Anti-BCMA Therapy for Relapsed and Refractory Multiple Myeloma


Nikhil C. Munshi, MD:I feel the same way—that they are using doublets and triplets or a combination of all of these agents. We have a number of lines of treatment. We now go to later lines—6, 7, and 8 lines of treatment. Transplant still plays a role in the younger patient population, though not so much in the older patient population. But we know that patients eventually relapse. And they eventually, unfortunately, die from myeloma. We still don’t have that proverbial flat curve that says some patients are cured.

So that brings about a need for doing more things, and that’s why you and I keep working in the lab and in the clinic to find new targets, new drugs, and various other options that we can come up with. And so, we now know that one of the good targets is BCMA. What do you think about it? Where the BCMA is located, what it may be doing, signaling wise, etcetera? Where else is it expressed, or why would it be a good target to go after?

Parameswaran Hari, MD, MRCP:Again, you have done a lot of work in this field, obviously. BCMA stands forB-cell maturation antigen, as we know. It is a part of the family of proteins for the TNF [tumor necrosis factor] receptor family. And basically, APRIL [a proliferation-inducing ligand], TACI [transmembrane activator and CAML interactor], and BCMA all interact to provide some signals to myeloma cells and to have long-lived plasma cells. Even in the normal host, you need BCMA signaling. The elimination of BCMA basically leads to depletion of even normal plasma cells.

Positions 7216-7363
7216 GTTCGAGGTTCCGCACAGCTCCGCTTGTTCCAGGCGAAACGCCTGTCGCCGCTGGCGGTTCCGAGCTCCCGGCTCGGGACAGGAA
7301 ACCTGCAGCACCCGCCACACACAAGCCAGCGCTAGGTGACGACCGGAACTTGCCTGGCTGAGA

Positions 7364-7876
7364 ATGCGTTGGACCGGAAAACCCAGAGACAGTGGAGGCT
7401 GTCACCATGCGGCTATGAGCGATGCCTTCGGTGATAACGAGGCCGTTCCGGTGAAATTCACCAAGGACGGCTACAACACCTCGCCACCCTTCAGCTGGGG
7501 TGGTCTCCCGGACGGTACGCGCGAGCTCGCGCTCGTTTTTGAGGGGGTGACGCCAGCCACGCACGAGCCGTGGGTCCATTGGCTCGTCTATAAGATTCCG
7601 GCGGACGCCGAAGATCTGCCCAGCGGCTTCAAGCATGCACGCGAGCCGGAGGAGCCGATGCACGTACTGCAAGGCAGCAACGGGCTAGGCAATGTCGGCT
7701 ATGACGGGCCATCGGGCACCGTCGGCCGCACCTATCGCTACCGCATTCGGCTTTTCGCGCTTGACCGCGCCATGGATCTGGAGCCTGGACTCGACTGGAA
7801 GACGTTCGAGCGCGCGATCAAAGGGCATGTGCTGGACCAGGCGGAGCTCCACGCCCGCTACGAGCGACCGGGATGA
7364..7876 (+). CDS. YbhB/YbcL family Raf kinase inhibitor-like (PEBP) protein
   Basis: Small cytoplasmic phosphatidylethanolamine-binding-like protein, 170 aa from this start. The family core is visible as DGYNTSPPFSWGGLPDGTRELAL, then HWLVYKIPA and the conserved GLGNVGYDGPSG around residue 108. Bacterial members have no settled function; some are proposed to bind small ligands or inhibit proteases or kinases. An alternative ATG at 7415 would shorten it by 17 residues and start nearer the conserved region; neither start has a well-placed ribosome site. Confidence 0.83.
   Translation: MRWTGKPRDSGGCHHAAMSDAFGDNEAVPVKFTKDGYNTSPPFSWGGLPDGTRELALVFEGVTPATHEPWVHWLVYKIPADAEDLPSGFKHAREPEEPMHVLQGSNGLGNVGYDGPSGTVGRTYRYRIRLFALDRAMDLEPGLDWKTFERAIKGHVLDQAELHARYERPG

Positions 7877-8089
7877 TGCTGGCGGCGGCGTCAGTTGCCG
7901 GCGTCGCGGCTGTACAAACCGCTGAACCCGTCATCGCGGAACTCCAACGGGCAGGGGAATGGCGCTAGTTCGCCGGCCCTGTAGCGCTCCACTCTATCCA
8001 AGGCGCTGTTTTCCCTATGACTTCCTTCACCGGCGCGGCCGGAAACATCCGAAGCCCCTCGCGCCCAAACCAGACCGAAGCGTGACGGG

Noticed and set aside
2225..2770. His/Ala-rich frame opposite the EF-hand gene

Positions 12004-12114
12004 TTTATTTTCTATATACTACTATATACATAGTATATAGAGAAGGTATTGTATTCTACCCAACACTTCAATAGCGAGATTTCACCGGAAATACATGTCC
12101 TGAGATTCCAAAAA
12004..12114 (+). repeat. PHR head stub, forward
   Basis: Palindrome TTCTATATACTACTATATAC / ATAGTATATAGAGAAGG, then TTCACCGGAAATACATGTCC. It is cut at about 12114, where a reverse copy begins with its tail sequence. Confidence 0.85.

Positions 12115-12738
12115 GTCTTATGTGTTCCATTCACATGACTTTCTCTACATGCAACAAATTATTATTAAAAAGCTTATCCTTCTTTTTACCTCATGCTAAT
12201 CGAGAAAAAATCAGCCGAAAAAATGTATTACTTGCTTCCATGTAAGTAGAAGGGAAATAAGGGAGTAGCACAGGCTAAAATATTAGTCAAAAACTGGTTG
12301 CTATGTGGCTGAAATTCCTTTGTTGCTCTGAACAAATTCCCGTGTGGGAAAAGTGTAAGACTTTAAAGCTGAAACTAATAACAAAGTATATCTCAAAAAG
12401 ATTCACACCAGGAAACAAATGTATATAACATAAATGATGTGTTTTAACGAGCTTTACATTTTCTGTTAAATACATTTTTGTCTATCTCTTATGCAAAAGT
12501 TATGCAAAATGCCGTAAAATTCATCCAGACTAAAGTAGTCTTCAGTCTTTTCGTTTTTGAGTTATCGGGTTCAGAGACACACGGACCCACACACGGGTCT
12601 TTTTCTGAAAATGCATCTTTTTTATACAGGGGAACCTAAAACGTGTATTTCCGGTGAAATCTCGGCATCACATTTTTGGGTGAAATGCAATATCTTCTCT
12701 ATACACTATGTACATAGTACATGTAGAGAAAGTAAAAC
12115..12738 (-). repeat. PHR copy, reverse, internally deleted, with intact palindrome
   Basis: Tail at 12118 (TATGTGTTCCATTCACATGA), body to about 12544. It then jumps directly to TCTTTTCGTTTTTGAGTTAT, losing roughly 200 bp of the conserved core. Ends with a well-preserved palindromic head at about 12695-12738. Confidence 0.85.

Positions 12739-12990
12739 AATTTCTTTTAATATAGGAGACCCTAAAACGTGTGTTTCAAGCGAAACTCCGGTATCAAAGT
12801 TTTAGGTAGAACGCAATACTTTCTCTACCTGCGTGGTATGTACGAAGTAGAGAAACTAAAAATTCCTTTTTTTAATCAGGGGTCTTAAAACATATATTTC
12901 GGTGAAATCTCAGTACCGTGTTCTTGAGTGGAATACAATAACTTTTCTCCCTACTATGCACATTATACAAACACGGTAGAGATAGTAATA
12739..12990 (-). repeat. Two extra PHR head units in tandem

Nikhil C. Munshi, MD:So I think that’s exactly why it’s been one of our newer targets. And we are utilizing it because the toxicity would be minimal. It’s not expressed on other tissue, normal plasma cells, which you cannot live without. But traditionally, it’s low-functioning cells.

Parameswaran Hari, MD, MRCP:Right, and you can supplement with IVIg [intravenous immunoglobulin] if there’s hypogammaglobulinemia.

Nikhil C. Munshi, MD:Perfect, yes. So I think because of that, we all have great interest, and a lot of other companies have interest in it. And so a number of BCMA-targeting therapies have been utilized, right?

Parameswaran Hari, MD, MRCP:Exactly.

Nikhil C. Munshi, MD:Do you want to tell what those are—from CAR [chimeric antigen receptor] T cells to other applications of BCMA-targeting agents?

Parameswaran Hari, MD, MRCP:Again, at this meeting and at the International Myeloma Workshop, we saw a number of agents that are coming out. One of the agents that’s probably very close to approval is the antibody-drug conjugate. It had a GSK [GlaxoSmithKline] number, but now we can refer to it by its potential name—belantamab. And this agent, again, is used as a BCMA antibody in conjugation with a toxin called mafodotin, which takes the mafodotin toxin to the surface of the plasma cells.

Then the agents that are in development include chimeric antigen receptor T cells, or CAR T cells, which a plethora of companies are literally working on, and with a variety of viral vectors, or a variety of technologies including CRISPR [clustered regularly interspaced short palindromic repeats]. And then we have agents that are dual bodies—BiTEs [bispecific antigens], T-cell engagers—or a class of drugs that are especially designed antibodies that bind to BCMA at one end and to a T-cell surface molecule at the other end.

Transcript edited for clarity.

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